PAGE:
It seems the Michael Keaton Batman might be the highest ROI Batman but the Dark Knight is still the best Batman movie.
"Roi" means king in French. So the title works on levels. Where the hell is Olivier?
Garcon means boy.
Vive le roi!
Wait... no, we got rid of that sort of thing years ago. As a Frenchman, I spit on the ROI of ze Batman movie and embrace the solid execution that is Chris Nolan's latest creation (although Bale doesn't really get a chance to shine in The Dark Knight. Most of the real acting gets assigned to Ledger and to some extent Eckhart, which is a shame given Bale's talent.)
For example, I would have liked to see Bruce Wayne completely break down after the loss he suffers in this movie. His sitting in a chair pondering his Batman activities didn't really match the plot super well. Seeing a raw human and vulnerable side of Bruce Wayne would have only reinforced the awesomeness of Batman's stoic demeanor and the sacrifice that comes with it. (Show us the sacrifice and make us feel it instead of having to spell it out in dialog during the final scene.) The armor is more than just there to stop bullets, which is kind of the point, especially in this episode. (Batman Begins being more about the mask.)
Wired has a pretty cool interview of Nolan in which he explains how he insisted on using as little CG as possible, especially during action sequences. When you see Batman standing on top of the Sears Tower, it's really Christian Bale, not a stunt double. Batman flying around the city is filmed with two helicopters and a dude hanging from a cable. Whether we consciously realize it or now, the fact that the action is "real" adds a certain texture of realism to the movie that adds to its quality. Pitch the non-CG rule to the Spiderman, Hulk and even Ironman franchises and see what happens. (No matter how solid the movies may be, some superheroes look real and others don't. Nuff said.)
It's going to seem like I am contradicting myself by saying this but there is CGI and there is CGI. The medium works for certain types of applications better than others. Dinosaurs and Spartan environments, yes. Superheroes and cow-wrangling jedi, not so much. As much as I like the realism of The Dark Knight, let's not forget that Frank Miller penned the Dark Knight series and his vision isn't quite as literal as Nolan's. Although a Zach Snider-directed Dark Knight would have been a CG funhouse, it would also been a work of art - for reasons other than Heath ledger's stunning talent. Case in point: Sitting through Snider's "Watchmen" trailer ahead of Batman almost gave me wood. So while I'm a little worried about "Watchmen" from a plot perspective, it is going to be a visual masterpiece in a way that Nolan's Batman movies are not (imax or not).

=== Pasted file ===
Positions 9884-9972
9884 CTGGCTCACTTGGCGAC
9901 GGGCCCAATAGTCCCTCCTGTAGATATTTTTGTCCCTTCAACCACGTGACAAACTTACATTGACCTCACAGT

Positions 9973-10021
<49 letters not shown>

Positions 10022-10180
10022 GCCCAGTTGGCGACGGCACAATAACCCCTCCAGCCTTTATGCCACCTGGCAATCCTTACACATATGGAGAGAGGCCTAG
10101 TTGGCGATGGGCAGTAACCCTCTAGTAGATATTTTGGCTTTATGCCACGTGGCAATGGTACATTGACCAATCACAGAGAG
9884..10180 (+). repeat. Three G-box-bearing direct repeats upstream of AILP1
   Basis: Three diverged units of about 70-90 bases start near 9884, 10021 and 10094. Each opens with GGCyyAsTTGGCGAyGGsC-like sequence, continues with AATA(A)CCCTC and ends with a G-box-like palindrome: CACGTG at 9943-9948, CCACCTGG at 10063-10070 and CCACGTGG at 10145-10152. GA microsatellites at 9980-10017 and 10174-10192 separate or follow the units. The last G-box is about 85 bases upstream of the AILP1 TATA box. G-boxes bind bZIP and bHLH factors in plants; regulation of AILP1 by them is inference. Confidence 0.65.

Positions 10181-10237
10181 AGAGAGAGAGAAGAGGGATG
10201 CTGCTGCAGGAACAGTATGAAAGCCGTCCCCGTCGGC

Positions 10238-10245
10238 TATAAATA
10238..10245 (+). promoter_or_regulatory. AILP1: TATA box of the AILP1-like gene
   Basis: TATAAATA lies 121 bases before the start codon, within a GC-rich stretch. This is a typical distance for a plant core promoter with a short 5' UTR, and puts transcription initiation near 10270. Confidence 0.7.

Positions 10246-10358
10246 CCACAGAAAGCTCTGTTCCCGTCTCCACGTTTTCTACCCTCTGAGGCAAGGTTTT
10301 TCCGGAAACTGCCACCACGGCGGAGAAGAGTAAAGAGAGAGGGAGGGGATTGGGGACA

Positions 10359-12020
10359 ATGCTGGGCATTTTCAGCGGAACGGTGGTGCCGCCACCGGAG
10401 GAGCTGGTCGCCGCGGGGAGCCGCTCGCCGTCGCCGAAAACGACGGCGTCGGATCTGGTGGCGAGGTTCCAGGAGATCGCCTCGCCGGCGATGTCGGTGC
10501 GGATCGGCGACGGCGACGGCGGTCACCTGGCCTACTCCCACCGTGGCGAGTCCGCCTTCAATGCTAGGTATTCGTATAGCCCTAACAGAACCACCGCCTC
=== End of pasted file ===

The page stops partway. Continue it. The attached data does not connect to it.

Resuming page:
Still though, yes, The Dark Knight is the best Batman movie so far. Nothing even comes close. And if Spiderman had taken the same approach to making the main character look like a real person, it would have been even better.
Clarification on my CG/CGI point:
Zach Snider's CG is more about creatures and environments. The actors are real. That makes the use of CGI tasty.
Spiderman, Hulk, The Matrix and anything George Lucas touches create CG versions of characters. Replacing real people with computerized alter-egos looks fake, and that always sucks. (Why? Because in the back of your mind, you know it's fake, and it gets between the story and your emotional response to it.)
When I am watching The Matrix Reloaded, I want to see Keanu kick ass, not some CG version of Keanu. When Superman stops the 747 from crashing into a baseball field, I want to see Superman hold up the nose of the plane, not some CG cartoon. And don't even get me started on the horrendous CGI in Episodes I, II and III, where Lucas tried to piece action sequences and environments together without having given much thought to how he was going to do it until principal shooting was wrapped. The guy needs an editor who has the balls to say "George, I'm not going to do this because it is going to look like crap."
CG characters in real environments: Bad.
Real actors in CGI-enhanced environments (with or without CG creatures): Good.
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